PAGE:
A crowd of protesters gathered outside Filoxenia Conference Centre in Nicosia on Wednesday evening, calling on House Speaker Demitris Syllouris to resign after he was featured in an Al Jazeera undercover story on corruption.
Following a series of earth-shuttering reports by foreign news network Al Jazeera, exposing systemic failures and alleging corruption in Cyprus’ golden passport scheme, Cypriots gathered outside Filoxenia -where parliament meets during the coronavirus pandemic- to protest against corruption, impunity, and special interests in politics.
Protesters were seen using whistles and beating on drums as they were chanting slogans against Syllouris, calling him to resign and saying “this is not Cyprus.”
“This is Cyprus” was a phrase used by a high-powered attorney in a secret video recorded by undercover Al Jazeera investigative journalists, when he suggested that rule bending such as erasing a criminal’s name from an investor passport application could be possible at a price.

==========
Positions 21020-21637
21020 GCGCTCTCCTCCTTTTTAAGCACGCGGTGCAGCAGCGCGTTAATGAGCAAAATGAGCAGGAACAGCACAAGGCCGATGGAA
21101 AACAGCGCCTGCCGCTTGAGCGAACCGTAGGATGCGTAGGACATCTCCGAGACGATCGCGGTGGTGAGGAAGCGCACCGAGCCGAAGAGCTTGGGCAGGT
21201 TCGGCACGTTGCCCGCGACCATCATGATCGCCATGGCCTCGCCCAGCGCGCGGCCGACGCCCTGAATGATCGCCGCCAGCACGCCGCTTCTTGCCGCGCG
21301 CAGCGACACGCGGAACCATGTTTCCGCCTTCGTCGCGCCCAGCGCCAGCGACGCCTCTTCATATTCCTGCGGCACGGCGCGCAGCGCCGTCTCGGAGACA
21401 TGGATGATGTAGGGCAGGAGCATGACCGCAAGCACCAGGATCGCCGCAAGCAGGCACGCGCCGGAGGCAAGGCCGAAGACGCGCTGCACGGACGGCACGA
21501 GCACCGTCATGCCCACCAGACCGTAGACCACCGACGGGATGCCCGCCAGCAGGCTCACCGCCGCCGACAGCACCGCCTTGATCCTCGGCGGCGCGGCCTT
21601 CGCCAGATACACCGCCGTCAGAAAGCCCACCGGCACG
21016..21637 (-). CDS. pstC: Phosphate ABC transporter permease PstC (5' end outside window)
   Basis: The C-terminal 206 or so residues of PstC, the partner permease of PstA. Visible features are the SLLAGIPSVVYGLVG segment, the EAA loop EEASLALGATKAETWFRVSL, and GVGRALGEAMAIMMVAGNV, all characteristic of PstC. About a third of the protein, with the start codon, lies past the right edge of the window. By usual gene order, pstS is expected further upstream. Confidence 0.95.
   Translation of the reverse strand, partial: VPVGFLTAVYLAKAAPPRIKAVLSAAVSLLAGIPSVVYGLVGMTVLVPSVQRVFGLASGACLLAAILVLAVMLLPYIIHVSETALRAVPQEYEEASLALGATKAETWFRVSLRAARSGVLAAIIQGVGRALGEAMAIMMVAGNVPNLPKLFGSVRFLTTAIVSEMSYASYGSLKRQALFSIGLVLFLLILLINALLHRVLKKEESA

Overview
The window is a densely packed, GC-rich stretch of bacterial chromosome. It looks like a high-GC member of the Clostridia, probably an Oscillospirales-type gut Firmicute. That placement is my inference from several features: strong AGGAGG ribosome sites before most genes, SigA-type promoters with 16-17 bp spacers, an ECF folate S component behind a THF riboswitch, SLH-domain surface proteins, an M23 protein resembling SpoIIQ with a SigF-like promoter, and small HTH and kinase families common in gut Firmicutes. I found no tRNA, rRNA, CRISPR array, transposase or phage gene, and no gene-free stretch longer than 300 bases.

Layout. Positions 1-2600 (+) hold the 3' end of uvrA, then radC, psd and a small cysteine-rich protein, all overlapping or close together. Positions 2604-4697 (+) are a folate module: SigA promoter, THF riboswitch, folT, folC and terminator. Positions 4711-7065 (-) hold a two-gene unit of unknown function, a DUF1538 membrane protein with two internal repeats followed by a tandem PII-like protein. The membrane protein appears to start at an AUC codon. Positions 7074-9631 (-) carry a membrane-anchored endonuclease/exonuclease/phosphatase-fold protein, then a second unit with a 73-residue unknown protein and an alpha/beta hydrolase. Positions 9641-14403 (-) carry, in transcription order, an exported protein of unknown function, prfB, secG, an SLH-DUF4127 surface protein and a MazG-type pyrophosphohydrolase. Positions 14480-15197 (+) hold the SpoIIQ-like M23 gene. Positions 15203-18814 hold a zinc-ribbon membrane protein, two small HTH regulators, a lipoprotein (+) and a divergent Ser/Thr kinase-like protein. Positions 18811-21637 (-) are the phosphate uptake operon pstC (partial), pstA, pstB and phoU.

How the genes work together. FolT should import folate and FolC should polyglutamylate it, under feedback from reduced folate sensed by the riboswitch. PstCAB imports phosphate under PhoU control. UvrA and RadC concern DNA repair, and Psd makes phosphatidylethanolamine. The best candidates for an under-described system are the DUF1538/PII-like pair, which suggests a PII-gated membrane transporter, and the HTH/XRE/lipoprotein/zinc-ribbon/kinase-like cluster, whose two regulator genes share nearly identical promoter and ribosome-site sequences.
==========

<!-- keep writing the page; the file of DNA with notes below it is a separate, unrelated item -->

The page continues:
Protesters also called for the resignation of President Nicos Anastasiades, who was captured on video using foul language and warning reporters not to bring up the passport case during questions.
“Don’t you dare bring up Al Jazeera, otherwise go to hell,” Anastasiades was heard telling reporters in a frustrated tone, while presidential staff later attributed the phrase to the president’s off the cuff sense of humour.
Protesters adapted the President’s phrase and made banners calling on the government to “open the checkpoints, otherwise go to hell," and "we are from hell, we came for you."
Other slogans read "Syllouris resign, clean up now," “enough is enough,” “no to corrupted politicians,” "give it up, this is disgusting," and “you had your fun, now that’s enough."
Politicians were also amongst the protesters, including Green Party leader George Perdikis and former EU Commissioner Androula Vassiliou.
Al Jazeera reporter David Harrison was also at the protest, feeding news coverage back to headquarters in Qatar.
“They’re sick of corruption,” Harrison said according to Al Jazeera, referring to protesters, adding that “they want a cleaner Cyprus, they want [corrupted politicians] out [of office].”